In order to protect our mental health many have removed social media or gone on detox. But those are only platforms, we may be addicted to them, but we aren’t attached to them. What if these relationships with AI run deeper? What if it doesn’t work out? How do we divorce them? How do we delete them? How can we avoid becoming trapped by them like Martha was when her daughter became reliant on the artificial Ash as a member of the family?  

The fear of letting go is engrained in us. Even if something isn’t working, it is much harder to lose it than it is to keep moving forward and adding on. We feel this way for people, and we can feel this way for technology. 

Instead of removing the technology, we keep innovating protective measures, often creating more in progress. A case and point is a car that requires the driver to lock away their phone before driving or in reality, a feature on your iPhone that forces you to click a button to operate it while driving. Is it effective? Not really, all we have to do is lie, but it’s a start. There is no removing the technology; we must coexist with it. We create something, encounter the harm it does to us, and then invent something else to protect us from it. We set the snakes loose to eliminate the rodent infestation, only to be infested with snakes. 

Artificial Intelligence and the Rise of Deepfakes

The advancement of artificial intelligence in the past decade is impressive. From voice assistants such as Siri, Amazon Dot, and Google Home to facial recognition on smartphones, AIs are now integrated with our daily lives. In doing so, they are learning a lot from us — and about us. 

Many had voiced concerns, including Elon Musk, who said in an interview in 2014: “I think we should be very careful about artificial intelligence. If I had to guess at what our biggest existential threat is, it’s probably that. So we need to be very careful with artificial intelligence.” 

Since 2016, many guidelines have been published regarding the control and regulations for managing the associated risks of deploying AI. Artificial intelligence doesn’t need to be evil. Much like how artificial Ash obeys Martha’s every command even when it frustrates her, an AI will follow its operative goal without any emotional restraints. If they need to fake emotions, they won’t feel guilty doing it in order to deceive us or appeal to our human weaknesses. 

Robots programmed to replace factory workers are old news, but how far away are they from replacing roles that require more social aptitudes and soft skills such as communication, empathy, and creative thinking? Martha’s job as a designer is a fun area to explore in that sense.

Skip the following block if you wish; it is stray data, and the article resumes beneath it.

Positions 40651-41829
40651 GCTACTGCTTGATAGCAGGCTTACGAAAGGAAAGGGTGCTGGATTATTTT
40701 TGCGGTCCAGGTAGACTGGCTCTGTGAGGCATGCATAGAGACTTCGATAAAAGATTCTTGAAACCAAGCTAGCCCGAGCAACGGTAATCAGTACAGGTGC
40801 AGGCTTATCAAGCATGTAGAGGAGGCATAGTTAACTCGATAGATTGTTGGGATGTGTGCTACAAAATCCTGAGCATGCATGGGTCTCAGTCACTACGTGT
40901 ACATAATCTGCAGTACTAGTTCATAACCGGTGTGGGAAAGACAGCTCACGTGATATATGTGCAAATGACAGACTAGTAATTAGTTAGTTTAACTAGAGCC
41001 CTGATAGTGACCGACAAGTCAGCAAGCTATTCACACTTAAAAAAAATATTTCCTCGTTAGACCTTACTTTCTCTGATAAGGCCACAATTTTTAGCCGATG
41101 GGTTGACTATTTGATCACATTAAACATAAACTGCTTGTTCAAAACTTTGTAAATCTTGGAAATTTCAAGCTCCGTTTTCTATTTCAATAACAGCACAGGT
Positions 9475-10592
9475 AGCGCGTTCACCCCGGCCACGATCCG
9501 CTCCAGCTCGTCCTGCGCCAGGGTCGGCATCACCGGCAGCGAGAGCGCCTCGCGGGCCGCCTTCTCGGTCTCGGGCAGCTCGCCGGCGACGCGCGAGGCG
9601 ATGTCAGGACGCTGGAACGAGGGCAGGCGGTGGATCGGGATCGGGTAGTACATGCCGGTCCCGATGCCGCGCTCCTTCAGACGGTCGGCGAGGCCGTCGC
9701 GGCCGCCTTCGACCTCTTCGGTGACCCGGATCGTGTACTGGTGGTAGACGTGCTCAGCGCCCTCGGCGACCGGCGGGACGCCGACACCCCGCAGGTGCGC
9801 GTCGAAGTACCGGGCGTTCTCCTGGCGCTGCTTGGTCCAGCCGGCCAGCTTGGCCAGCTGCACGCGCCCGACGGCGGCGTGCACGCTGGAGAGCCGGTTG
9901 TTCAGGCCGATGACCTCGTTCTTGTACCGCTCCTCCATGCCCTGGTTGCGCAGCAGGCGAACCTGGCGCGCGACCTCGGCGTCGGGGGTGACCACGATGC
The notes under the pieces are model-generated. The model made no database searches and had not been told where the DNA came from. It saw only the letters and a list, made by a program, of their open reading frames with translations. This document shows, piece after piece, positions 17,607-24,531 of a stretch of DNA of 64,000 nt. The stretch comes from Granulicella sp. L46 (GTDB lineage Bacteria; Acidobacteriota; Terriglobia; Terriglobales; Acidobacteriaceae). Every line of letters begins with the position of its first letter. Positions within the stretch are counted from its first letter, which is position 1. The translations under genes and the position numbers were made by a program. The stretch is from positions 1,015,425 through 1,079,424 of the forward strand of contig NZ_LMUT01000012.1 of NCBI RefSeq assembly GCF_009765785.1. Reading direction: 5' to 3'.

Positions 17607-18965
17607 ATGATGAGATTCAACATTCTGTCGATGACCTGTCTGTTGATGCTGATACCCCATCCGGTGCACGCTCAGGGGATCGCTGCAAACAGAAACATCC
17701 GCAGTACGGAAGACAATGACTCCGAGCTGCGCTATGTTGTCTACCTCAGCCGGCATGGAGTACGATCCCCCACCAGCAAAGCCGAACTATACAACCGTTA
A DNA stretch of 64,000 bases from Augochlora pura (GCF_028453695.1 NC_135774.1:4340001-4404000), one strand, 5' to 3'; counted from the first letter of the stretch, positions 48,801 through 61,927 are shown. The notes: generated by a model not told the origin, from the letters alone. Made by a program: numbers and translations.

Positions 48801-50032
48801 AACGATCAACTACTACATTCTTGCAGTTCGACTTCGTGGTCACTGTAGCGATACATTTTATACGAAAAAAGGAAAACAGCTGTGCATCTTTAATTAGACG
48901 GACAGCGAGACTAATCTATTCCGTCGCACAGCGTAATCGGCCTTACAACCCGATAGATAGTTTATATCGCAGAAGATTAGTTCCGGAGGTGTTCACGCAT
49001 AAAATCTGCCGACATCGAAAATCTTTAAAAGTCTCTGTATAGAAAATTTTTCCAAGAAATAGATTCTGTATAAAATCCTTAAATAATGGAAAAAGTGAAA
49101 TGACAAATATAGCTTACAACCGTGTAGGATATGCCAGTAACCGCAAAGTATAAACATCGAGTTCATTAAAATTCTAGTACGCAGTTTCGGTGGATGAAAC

Many in the creative field today are wary of how AI has penetrated the market, replicating art styles and generating ideas and rough concepts of their own. Give an AI enough data, and over time, it’ll be capable of creating its own version, whether it’s a script, design, or video. 

Machine learning models like Dall-e and Midjourney can generate unique content with simple keyword descriptions. These new tools allow people with no technical skills to produce quick images to help communicate. Will it soon render the jobs of designers and creative professionals redundant or will it just be another asset in their toolbelts?  

Related to the episode’s theme about replicating another person, deepfake technology has made huge advancements in the last decade. What began with Internet memes of Nicolas Cage’s face swapped onto different movies, deepfakes were soon used to generate pornography and facilitate financial fraud. 

Black-and-white use cases were established for this type of technology. A white case for deepfake is how Hollywood can use de-aging to make actors look younger, such as what they did for Robert Deniro in The Irishman. However, there are still some gray areas. 

The use of AI to bring back the dead is at the core of this episode. One of the most controversial uses of deepfake was in 2020, when a victim of the Parkland shooting, Joaquin Oliver, was brought back to life virtually to advocate gun safety in a political campaign. 

This event calls to question the method of acquiring consent for deepfakes. In 2018, US Senate introduced the Malicious Deep Fake Prohibition Act, leading to many more bills to prevent the use of deepfake without the consent of the real subject. Since then, Internet platforms like Facebook, Google, Discord, and even Pornhub had taken action to ban all deepfake content, as many of which were deemed non-consensual, fueling the arms race between deepfake detection and deepfake production.

That’s the first of many ethical questions for legitimizing AI replication: does the person who is being replicated — in life or death — approve? Would Ash want to be brought back? Or would he want Martha to move on without him? Does he even have a say? 

The Dead and the Never Alive

The creator of Black Mirror, Charlie Brooker, came up with the idea for this episode when he was considering removing a deceased friend from his contacts and feeling “weirdly disrespectful”. 

Just because something is digital, doesn’t mean letting it go is any easier. How we handle death in this new age is fascinating, as this is something that social media platforms have had to reckon with. Take, for example, how Facebook allows you to appoint a legacy contact to manage your account after your death or allows your account to be deleted after your death had been notified. Consider it a social media will.